Beer of The Month: Maibock

For May, what beer is more natural than a Maibock?

The German bock tradition originated seven hundred years ago in the northern-German town of Einbeck and was later picked up by brewers in Bavaria who created the Maibock variant. They pronounced the name of the town as “ein Bock” goat-patch-beer-3.jpgwhich means “a goat”  in German. As a result you’ll often seen the image of a goat on bock labels. 

Maibock is an offshoot of the traditional bock and is associated with springtime and often the end of Lent (time to get drunk!). Similarities include a medium/high alcohol content, usually in the 6 – 8% range, and the golden to light-amber color. Where Maibock differentiates itself is in the hops. While still maintaining the strongly-malted profile of bocks, Maibock introduces additional hop notes for a more balanced taste and a drier finish. You’ll still find bock’s bready and toasty malts, but with a side of bittering, spice and pepper from Noble hops. 

Maibock serves as a wonderful transition from heavy, malted winter beers into lighter, hoppier summer beers. With the increasingly longer days, this style provides a great metaphor for coming out of the darkness into the light!

Beer of the Month: American Amber Ale

April’s beer is an easy-drinking beer that’s probably familiar to most people and a go-to beer for many. A relative to the well-known pale ales, American Amber Ale has a darker color, fuller body, and a greater malt influence.goat-patch-beer-3.jpg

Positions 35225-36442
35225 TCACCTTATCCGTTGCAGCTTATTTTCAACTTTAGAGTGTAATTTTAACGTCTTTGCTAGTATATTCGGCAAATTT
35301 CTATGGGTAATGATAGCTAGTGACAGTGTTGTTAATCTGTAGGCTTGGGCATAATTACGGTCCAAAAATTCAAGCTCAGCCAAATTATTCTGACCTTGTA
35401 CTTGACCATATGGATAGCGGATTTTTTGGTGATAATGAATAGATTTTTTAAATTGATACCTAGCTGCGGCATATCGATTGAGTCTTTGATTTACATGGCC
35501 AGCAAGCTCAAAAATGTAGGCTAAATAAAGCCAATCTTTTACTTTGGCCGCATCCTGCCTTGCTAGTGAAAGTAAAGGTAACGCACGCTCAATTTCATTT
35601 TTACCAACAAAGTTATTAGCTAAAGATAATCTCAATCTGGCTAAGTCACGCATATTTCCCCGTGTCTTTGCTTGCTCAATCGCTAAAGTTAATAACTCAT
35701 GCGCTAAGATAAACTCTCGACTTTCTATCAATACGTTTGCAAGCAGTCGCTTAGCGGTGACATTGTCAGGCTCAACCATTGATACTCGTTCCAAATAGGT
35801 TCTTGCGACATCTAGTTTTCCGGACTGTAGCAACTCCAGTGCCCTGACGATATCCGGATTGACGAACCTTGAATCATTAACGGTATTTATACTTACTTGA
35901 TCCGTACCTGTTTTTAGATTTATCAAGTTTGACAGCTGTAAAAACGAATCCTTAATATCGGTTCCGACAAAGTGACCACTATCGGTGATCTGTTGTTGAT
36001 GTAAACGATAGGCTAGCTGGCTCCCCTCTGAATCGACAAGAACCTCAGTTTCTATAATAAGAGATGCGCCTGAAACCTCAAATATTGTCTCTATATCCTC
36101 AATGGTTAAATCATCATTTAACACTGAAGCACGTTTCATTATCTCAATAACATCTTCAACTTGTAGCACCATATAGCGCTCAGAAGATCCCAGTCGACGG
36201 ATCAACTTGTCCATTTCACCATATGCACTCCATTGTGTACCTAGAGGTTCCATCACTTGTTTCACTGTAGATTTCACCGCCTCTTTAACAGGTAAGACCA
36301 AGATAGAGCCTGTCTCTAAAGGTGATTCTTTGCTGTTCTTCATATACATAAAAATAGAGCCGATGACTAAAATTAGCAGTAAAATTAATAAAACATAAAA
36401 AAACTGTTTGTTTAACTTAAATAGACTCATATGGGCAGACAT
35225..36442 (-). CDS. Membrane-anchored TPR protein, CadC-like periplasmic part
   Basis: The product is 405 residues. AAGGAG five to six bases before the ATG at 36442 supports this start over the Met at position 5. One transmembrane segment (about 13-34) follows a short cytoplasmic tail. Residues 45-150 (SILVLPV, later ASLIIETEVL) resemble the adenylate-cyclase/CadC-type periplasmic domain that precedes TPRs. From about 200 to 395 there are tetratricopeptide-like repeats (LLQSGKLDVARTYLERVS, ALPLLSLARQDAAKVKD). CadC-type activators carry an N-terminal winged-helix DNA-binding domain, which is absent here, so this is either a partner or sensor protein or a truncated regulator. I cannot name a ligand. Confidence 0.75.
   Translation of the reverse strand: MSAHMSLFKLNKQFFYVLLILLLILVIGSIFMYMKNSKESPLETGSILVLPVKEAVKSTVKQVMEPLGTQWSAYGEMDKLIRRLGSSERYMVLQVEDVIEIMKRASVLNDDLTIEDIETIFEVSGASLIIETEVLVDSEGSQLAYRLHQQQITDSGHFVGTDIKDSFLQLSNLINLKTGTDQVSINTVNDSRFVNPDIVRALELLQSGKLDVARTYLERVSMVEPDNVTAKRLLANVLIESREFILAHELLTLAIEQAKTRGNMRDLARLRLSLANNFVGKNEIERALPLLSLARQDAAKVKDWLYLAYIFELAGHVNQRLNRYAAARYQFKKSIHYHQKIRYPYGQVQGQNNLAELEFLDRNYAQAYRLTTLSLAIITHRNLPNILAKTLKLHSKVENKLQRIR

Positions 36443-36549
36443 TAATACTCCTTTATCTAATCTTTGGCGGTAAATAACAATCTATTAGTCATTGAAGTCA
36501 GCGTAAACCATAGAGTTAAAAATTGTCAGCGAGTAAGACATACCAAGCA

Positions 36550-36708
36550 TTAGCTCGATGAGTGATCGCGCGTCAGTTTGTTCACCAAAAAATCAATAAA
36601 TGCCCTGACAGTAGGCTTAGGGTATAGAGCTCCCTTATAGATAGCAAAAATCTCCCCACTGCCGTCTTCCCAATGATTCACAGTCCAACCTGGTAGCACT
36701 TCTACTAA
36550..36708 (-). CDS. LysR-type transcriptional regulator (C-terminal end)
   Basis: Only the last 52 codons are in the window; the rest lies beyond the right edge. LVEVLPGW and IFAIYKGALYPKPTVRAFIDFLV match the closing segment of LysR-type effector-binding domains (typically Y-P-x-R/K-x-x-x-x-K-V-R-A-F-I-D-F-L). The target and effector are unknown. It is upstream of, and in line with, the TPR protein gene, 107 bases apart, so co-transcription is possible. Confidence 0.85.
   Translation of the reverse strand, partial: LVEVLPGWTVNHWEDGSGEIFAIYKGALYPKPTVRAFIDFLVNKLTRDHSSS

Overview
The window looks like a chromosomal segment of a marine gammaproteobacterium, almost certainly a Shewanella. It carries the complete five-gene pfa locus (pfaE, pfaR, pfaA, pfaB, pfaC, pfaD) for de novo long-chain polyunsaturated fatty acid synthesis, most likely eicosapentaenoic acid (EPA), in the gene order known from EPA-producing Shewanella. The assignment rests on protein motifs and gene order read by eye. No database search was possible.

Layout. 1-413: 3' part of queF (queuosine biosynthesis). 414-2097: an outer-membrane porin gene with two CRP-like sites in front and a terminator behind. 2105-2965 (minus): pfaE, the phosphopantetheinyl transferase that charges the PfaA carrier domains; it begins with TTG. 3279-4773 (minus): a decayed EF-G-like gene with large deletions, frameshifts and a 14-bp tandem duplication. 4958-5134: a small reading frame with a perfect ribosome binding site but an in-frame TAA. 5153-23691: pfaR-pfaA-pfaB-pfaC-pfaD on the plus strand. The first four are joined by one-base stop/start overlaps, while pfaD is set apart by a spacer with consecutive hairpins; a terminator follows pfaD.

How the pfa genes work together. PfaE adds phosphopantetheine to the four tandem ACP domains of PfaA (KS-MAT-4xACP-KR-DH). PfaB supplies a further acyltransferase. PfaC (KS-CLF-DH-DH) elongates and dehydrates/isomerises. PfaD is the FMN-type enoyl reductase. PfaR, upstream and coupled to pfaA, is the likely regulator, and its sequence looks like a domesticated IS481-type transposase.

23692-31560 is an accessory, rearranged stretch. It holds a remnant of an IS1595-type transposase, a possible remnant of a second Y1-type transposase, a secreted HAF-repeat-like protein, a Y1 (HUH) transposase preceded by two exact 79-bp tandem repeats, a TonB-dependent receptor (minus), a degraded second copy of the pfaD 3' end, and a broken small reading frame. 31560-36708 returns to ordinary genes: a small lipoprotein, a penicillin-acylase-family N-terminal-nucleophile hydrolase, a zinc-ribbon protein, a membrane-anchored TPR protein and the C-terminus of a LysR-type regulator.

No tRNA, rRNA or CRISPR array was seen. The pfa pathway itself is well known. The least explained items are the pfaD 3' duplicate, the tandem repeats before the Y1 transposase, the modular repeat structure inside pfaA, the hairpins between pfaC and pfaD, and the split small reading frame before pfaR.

At the first appearance, ambers will be clear and amber (no surprise there) to copper in color. Most ambers will have a light-to-medium body with medium head, and typically a noticeable, but not excessive, hop aroma.

As far as flavors go, roasted malt/caramel characteristics will predominate but still leave room for detectable hop bitterness that provides a pleasant balance. You’ll find no flavor extremes here. With an ABV that generally falls into the medium/low range, these balanced beers go down easily and are relatively sessionable.

Along the Front Range, most beer-drinkers know Odell’s 90 Shilling and New Belgium’s Fat Tire, which both provide good examples of the style.



Beer of The Month: Altbier

March brings springtime and slightly warmer temps, but many days still have a nip in the air, which makes Altbier a great fit for this month’s beer. Altbier lightens things up from the thick, alcohol-heavy beers of winter and bridges the gap to lighter summer beers. While not a hard and fast rule, Alts were traditionally more often madeAltbier 2 in the winter and spring months so if there’s a season for it, now’s the time.

Historically, Altbier has come from Dusseldorf and the surrounding region of Germany.  It differentiates itself from other German lagers in that it uses top-fermenting yeast but still ferments at cool temperatures like bottom-fermenting lagers. The cooler temperatures result in a slower and longer fermentation. Alt means “old” in German and may refer to the longer time that it takes to make the beer or that the use of top-fermenting yeast is an older method of beer-making.

The longer fermenting and conditioning time produces a smooth, balanced beer with an amber to auburn color rarely straying into brown territory. The initial aroma should be clean and slightly malty with the potential for very light fruit esters or hop spiciness. The flavor stays true to the aroma with modest maltiness and possible hints of fruit, spice or herbs from Noble or Spalt hops. Body will be medium and alcohol will fall into the low/medium range and should not be noticeable.